I kneel on the bed and look down at him. The vest and pants he wears are thick. Like the sheets they have survived the rite of passage through the inferno of cleaning. Above the bed, behind the walnut, is a mantelpiece. On this stands a glass of water. I hear sounds of stirring and a kettle being filled. Gently I dip a comb into the glass. The drips fall like small crystals as I drag the teeth slowly through his hair. His eyes like mine are brown. Smiling he stays my hand.

‘All right, kid?’ I nod, and he envelopes me in a glorious hug of love and understanding.

Linda and her brother Tony, 1952

Harry & Bella Wilkinson on their wedding day, 1939

Linda’s mother and grandmother, 1932

Columbia Rd

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Remembering Joseph Grimaldi In Finsbury

May 26, 2017
by the gentle author

Zaz the clown spins a disc for Joseph Grimaldi

Next week will see the one hundred and eightieth anniversary of the death of the world’s most famous clown, Joseph Grimaldi, on May 31st and a small group of devotees with painted faces will gather – as they do each year on the anniversary – at the former graveyard of St James’ Pentonville Rd to celebrate his memory, in the place where the bones of the great man lie interred.

The church was deconsecrated long ago and the churchyard cleared, reconstituted now as Joseph Grimaldi Park with his tombstone given pride of place in a location twenty feet from where he is actually buried. Nearby, the traffic roars up and down the Pentonville Rd with a ferocity unknown in Grimaldi’s day, yet the remains of thirteen hundred souls still lie here peacefully and, even though Grimaldi was decapitated before burial at his own request out of a morbid fear of being buried alive, his spirit becomes manifest each year when the clowns arrive to pay tribute.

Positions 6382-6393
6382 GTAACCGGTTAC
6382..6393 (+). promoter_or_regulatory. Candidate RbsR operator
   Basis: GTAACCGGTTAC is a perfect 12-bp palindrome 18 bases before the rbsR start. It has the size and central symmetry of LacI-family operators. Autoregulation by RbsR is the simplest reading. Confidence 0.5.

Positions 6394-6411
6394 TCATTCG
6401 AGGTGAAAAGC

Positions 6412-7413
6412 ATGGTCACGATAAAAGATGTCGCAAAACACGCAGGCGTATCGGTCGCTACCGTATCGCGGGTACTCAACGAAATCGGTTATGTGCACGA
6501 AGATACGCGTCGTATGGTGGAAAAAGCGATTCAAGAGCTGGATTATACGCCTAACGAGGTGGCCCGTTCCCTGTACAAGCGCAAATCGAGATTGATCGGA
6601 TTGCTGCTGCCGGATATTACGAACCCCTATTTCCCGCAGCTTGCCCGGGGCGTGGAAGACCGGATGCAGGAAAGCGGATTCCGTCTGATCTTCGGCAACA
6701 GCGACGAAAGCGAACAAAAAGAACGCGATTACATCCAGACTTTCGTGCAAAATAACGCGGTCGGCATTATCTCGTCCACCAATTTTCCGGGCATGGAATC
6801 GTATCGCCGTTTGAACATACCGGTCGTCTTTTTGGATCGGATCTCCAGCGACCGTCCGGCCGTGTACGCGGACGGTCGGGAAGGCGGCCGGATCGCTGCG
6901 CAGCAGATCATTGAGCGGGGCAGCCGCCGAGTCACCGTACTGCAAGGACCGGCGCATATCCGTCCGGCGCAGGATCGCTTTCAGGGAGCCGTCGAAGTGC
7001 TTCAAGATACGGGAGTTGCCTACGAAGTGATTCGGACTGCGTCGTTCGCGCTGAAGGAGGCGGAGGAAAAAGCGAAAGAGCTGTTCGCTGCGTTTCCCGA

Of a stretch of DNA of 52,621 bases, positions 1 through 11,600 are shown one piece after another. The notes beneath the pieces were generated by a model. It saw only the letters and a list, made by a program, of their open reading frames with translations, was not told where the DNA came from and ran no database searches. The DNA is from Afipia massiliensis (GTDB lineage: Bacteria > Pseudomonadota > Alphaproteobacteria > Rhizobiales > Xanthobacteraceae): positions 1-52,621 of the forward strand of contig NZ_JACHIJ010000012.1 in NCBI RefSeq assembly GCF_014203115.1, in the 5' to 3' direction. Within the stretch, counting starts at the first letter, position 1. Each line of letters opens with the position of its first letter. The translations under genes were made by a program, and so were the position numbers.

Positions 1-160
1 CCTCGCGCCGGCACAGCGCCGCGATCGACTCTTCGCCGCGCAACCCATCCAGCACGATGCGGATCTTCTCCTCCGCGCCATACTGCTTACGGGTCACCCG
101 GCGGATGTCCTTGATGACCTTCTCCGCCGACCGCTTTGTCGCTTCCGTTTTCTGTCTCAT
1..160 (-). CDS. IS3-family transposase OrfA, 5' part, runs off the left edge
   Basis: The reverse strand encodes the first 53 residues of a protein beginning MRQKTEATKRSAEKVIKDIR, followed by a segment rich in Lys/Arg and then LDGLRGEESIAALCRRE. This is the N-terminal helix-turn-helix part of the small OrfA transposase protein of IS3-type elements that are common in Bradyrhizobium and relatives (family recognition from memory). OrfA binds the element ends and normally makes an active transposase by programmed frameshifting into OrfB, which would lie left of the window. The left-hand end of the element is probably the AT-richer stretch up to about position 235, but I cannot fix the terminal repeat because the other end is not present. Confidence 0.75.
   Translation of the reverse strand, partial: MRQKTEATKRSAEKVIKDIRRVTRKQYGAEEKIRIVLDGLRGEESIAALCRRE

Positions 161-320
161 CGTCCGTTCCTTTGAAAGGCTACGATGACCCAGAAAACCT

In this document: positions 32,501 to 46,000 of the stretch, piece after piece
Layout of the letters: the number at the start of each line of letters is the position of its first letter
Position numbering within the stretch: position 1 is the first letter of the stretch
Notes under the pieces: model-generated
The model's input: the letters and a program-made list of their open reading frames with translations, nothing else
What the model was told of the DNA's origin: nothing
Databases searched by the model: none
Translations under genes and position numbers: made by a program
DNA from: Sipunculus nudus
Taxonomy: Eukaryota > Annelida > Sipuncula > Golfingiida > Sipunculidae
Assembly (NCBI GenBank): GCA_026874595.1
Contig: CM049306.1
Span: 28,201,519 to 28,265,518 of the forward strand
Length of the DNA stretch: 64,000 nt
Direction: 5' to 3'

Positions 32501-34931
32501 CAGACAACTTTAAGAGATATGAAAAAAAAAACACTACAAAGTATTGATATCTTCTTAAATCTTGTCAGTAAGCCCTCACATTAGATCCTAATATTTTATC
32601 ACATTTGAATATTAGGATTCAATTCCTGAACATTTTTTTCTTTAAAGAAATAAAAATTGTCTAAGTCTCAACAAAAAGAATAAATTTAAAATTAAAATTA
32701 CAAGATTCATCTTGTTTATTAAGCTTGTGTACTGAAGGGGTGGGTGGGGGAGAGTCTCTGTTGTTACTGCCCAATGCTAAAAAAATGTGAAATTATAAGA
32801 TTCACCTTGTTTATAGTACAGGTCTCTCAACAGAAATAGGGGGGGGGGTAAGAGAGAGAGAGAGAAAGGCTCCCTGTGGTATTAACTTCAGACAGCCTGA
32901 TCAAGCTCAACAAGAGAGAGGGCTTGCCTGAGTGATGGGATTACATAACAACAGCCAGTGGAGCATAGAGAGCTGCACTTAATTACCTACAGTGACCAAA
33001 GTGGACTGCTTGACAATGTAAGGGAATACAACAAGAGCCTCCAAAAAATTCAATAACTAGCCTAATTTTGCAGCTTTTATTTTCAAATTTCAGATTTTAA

On the occluded summer’s day I visited, the sun broke through as the ‘Joeys’ came stumbling in one by one, wearing their big boots, enacting their crazy poetry of gurning, and bringing delight with old gags and dumb tricks. Resplendent in a garish suit of Buchanan tartan, Mattie, the curator of the clown museum and local resident who has lived forty years years in Clerkenwell, gave a plain speech of remembrance before laying flowers for Grimaldi. At a distance, Puzzle the silent clown, wiped tears from his eyes as he stood under an umbrella in the sunlight while water pumped up through the handle cascaded down over the shade, making a suitable gesture to honour the man who developed the notion of the modern clown that is universally recognised today.

“It’s been low-key for donkeys’ years and we thought it would be nice to pay a bit more attention to it,” explained Bluebottle, rubbing his hands in delighted satisfaction at the turnout. A clown of twenty years experience, he was speaking to me as official secretary of Clowns International, the world’s largest clown organisation. By contrast, Fiasco the clown has only been doing it for six months, eagerly confiding that her sole ambition is “to bring people happiness and to entertain handicapped children.” Meanwhile, Zaz the clown who has been clowning since he was eleven and is now thirty-three, revealed that he had performed for Madonna’s children and been flown to India just to entertain at a party. And Jolly Jack confessed that he began clowning at the Queen’s Silver Jubilee in 1977 and never looked back. They were a quorum of fools, and we delighted at  their high jinks and idiocy.

At the entrance to Joseph Grimaldi Park, two metal coffin lids set into the ground invite you to dance upon them, triggering the sound of bells. They propose the triumph of clowning over death and offer a metaphor for the human condition – that we are all but dancing upon our graves. Clowning and mortality are inextricable in this way. We need clowns to humble us by reminding us of our essential foolishness, to encourage us to seek joy where it flies, and to confront us with our flawed humanity, lest we should make the mistake of taking ourselves too seriously.

Fans young and old gather to celebrate Joey the clown.

Mattie the clown.

Fiasco the clown with ‘Daddy.’

Bluebottle the clown.

Jolly Jack the clown.

Puzzle the clown.

Professor Geoffrey Felix’s Punch & Judy Show – Mr Punch is 355 years old this year.

Musical coffins commemorating Joseph Grimaldi and Charles Dibdin invite you to dance upon them.


A sombre moment of remembrance at Grimaldi’s grave.

Joseph Grimaldi (18th December 1778 – 31st May 1837)